What is a Distributed Denial of Service (DDoS) attack? How do you stop them?

What is a Distributed Denial of Service (DDoS) attack? How do you stop them?
What is a Distributed Denial of Service (DDoS) attack? How do you stop them?

What are DDOS attacks? How can a Zero Trust approach help you prevent DDOS attacks?

With increased significance and importance to cloud computing in the era where remote workforce security and virtual mechanisms are already at risk, new kinds of malicious attacks on the remote platforms have also made their way.

New advancements on Cyber platforms have brought new opportunities to cybercriminals to come up with stronger and more malicious cyberattacks to invade into protected data and a business’ privacy. That is when a software-defined perimeter comes into play! Let us understand better.

As per the reports from Cybint Solutions, the US FBI reported a massive 300% increase in cybercrimes since Covid-19. Also, 77% of organizations do not have a response plan to counter the strands of Cybersecurity attacks. It was seen that close to 93% of Healthcare businesses experienced data breaches over the course of the past three years and a total of 43% of cyberattacks are mainly targeted to small businesses.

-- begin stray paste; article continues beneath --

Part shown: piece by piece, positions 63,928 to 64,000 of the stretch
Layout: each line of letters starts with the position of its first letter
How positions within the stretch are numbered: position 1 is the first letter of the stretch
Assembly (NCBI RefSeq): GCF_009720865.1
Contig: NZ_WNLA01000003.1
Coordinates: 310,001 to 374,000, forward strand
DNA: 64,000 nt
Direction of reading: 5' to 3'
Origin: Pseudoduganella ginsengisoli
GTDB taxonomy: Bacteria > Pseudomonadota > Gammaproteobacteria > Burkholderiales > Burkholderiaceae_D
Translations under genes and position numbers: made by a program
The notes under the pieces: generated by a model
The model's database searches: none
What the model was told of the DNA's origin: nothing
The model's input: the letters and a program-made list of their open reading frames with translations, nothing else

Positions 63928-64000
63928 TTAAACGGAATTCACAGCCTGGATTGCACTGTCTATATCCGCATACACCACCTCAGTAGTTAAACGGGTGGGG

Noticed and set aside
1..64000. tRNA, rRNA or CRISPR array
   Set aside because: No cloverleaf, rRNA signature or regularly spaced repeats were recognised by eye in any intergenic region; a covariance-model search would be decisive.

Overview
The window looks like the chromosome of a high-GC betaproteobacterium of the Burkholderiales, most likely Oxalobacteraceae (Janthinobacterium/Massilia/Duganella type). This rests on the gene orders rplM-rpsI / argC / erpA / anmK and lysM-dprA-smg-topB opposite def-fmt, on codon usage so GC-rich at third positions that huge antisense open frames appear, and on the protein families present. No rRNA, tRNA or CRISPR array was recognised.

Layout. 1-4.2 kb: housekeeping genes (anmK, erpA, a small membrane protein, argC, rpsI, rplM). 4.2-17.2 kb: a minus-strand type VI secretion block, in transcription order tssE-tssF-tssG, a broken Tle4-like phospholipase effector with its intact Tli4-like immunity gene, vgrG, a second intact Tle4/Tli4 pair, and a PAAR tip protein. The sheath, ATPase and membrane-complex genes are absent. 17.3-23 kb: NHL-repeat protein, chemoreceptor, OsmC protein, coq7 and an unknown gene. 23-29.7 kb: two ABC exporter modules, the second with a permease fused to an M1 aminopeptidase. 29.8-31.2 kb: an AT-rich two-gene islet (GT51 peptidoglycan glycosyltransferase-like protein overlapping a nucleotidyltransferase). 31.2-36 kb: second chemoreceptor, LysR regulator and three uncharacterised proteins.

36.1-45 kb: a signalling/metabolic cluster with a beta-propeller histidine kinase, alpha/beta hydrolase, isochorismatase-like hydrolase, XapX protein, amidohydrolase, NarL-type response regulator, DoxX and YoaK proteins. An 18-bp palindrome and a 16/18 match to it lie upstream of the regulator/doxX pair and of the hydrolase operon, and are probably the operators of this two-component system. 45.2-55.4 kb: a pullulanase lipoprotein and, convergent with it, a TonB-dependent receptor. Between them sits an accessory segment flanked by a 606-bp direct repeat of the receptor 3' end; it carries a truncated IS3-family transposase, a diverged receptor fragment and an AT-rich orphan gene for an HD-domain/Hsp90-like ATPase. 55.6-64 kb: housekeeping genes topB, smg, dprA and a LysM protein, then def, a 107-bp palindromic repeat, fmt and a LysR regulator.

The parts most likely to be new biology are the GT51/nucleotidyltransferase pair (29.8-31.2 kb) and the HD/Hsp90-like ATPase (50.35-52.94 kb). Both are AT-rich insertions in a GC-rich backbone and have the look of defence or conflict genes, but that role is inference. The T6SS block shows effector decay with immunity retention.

These statistics are nothing but a clear picture of how our online presence and privacy are exposed exorbitantly to the malpractices of malware, ransomware, phishing, and denial of services. Among these cyberattacks, the one which is increasing every quarter is the DDoS attack, short for “Distributed Denial of Service” attacks.  DDoS attacks have been seen creating huge damages to the websites, applications, and programs lately with their increasing frequency.

What are DDoS attacks?